U of G Playing a Key Role in Avian Influenza Response in Ontario 

The University of Guelph’s Animal Health Lab (AHL) is collaborating with the Canadian Food Inspection Agency (CFIA) in testing and diagnosis of avian influenza in Ontario birds, and is assisting the Ontario Ministry of Agriculture, Food and Rural Affairs (OMAFRA) to help limit further spread. 

The AHL is a national leader in disease monitoring and surveillance and continues to work closely with the CFIA and OMAFRA on the diagnosis of avian influenza in Ontario. 

Dr. Maria Spinato

“The AHL is well prepared to respond to animal disease outbreaks due to our advanced training, support from OMAFRA for critical supplies and our excellent technical team who work tirelessly to meet the needs of CFIA and the Ontario poultry industry,” said Maria Spinato, AHL director.  

With funding from OMAFRA, through the Ontario Agri-Food Innovation Alliance, the AHL uses cutting-edge technologies to test, diagnose and monitor infectious pathogens.  

The highly pathogenic H5N1 strain of avian influenza was initially found last year in Europe and has been detected in wild and domestic birds in Newfoundland, Nova Scotia, British Columbia, Quebec, Ontario and 31 U.S. states.  

“The AHL has been working with CFIA on the detection and surveillance of avian influenza since January, when the new strain of avian influenza first appeared in Nova Scotia, by providing support for testing,” said Spinato.  

“The AHL is also working closely with the OMAFRA to increase surveillance capacity and capabilities in Ontario and limit further spread in the province,” she added.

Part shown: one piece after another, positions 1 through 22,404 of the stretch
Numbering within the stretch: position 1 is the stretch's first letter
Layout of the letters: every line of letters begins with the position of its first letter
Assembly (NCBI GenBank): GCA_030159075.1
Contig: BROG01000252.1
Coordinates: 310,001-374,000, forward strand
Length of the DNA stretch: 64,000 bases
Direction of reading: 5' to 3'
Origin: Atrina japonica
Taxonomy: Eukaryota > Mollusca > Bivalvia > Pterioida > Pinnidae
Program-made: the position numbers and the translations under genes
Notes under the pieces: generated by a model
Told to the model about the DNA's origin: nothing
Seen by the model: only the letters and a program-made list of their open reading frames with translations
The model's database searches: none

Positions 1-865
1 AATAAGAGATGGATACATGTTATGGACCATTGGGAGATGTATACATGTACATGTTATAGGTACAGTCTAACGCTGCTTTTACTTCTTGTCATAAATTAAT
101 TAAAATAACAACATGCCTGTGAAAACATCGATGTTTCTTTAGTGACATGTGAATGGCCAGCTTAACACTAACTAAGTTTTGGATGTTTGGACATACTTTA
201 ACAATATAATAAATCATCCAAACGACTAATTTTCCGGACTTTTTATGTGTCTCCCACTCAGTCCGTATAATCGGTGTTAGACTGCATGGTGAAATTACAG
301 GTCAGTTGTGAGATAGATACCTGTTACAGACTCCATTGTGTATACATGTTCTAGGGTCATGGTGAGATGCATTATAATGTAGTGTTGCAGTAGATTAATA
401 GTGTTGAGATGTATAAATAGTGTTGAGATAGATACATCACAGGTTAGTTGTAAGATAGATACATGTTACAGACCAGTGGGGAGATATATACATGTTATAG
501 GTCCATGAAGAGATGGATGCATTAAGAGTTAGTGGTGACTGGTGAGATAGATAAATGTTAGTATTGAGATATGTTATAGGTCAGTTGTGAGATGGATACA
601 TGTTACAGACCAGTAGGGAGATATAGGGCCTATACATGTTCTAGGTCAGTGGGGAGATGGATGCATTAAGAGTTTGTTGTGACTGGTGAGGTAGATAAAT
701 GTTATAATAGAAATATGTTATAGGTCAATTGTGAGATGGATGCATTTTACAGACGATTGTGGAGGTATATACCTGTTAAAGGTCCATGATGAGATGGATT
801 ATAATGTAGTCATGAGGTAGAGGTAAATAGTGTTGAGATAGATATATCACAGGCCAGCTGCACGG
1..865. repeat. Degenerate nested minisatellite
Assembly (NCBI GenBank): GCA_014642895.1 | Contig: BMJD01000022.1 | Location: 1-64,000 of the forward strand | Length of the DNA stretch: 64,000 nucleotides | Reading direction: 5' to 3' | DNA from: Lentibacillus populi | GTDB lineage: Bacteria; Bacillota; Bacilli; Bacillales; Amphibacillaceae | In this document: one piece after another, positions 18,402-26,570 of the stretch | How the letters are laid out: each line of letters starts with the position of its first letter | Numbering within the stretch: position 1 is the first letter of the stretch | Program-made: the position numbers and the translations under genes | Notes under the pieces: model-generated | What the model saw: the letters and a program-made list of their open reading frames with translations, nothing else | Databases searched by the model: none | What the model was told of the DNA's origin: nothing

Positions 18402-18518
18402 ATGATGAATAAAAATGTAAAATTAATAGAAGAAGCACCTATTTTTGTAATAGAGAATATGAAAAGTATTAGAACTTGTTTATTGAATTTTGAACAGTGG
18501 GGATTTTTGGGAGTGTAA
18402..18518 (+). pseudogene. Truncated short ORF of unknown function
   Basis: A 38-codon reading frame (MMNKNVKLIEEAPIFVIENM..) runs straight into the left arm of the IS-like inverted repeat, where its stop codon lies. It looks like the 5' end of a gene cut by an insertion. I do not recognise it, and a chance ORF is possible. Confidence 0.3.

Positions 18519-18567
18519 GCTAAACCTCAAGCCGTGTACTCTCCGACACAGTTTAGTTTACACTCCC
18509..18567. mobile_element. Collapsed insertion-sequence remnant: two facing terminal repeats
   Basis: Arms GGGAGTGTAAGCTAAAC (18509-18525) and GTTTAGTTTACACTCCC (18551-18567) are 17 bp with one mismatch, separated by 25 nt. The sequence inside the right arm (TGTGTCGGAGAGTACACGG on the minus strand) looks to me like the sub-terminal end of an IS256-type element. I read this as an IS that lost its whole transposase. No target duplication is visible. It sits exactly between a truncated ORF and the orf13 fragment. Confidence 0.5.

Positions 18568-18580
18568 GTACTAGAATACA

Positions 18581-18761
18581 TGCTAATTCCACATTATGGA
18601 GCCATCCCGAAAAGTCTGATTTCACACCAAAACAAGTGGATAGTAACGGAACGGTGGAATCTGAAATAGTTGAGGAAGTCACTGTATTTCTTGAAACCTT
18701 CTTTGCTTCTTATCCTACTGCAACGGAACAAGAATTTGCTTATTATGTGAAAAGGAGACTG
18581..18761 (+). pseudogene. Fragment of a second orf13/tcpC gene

“To support the provincial increase in monitoring and surveillance, the AHL has ramped up the testing and diagnosis of birds in the lab.” 

AHL has also connected with clients in the poultry industry to provide complimentary testing over the next three months to further support the province’s enhanced surveillance strategy. 

An AHL staff member examines a sample in a petri dish
AHL team members provide testing and diagnosis of infectious pathogens

“This tremendous early warning system underscores the incredible, sometimes intangible, value of the simply outstanding work done at U of G in general, and our Animal Health Lab in particular, to benefit and protect our province,” said Dr. Malcolm Campbell, vice-president (research). 

The AHL worked with OMAFRA and CFIA on planning for avian influenza response.  

The lab has been involved in the surveillance of several national and global infectious pathogens, including bovine spongiform encephalopathy and African swine fever, working closely with industry and government to prevent their spread.

In 2015, the AHL was instrumental in helping contain an outbreak of H5N2 avian influenza in Ontario, with minimal disruption to the province’s poultry industry.

Beyond providing testing, diagnosis and monitoring in urgent situations, the AHL focuses on developing ways to improve detection and monitoring of infectious pathogens.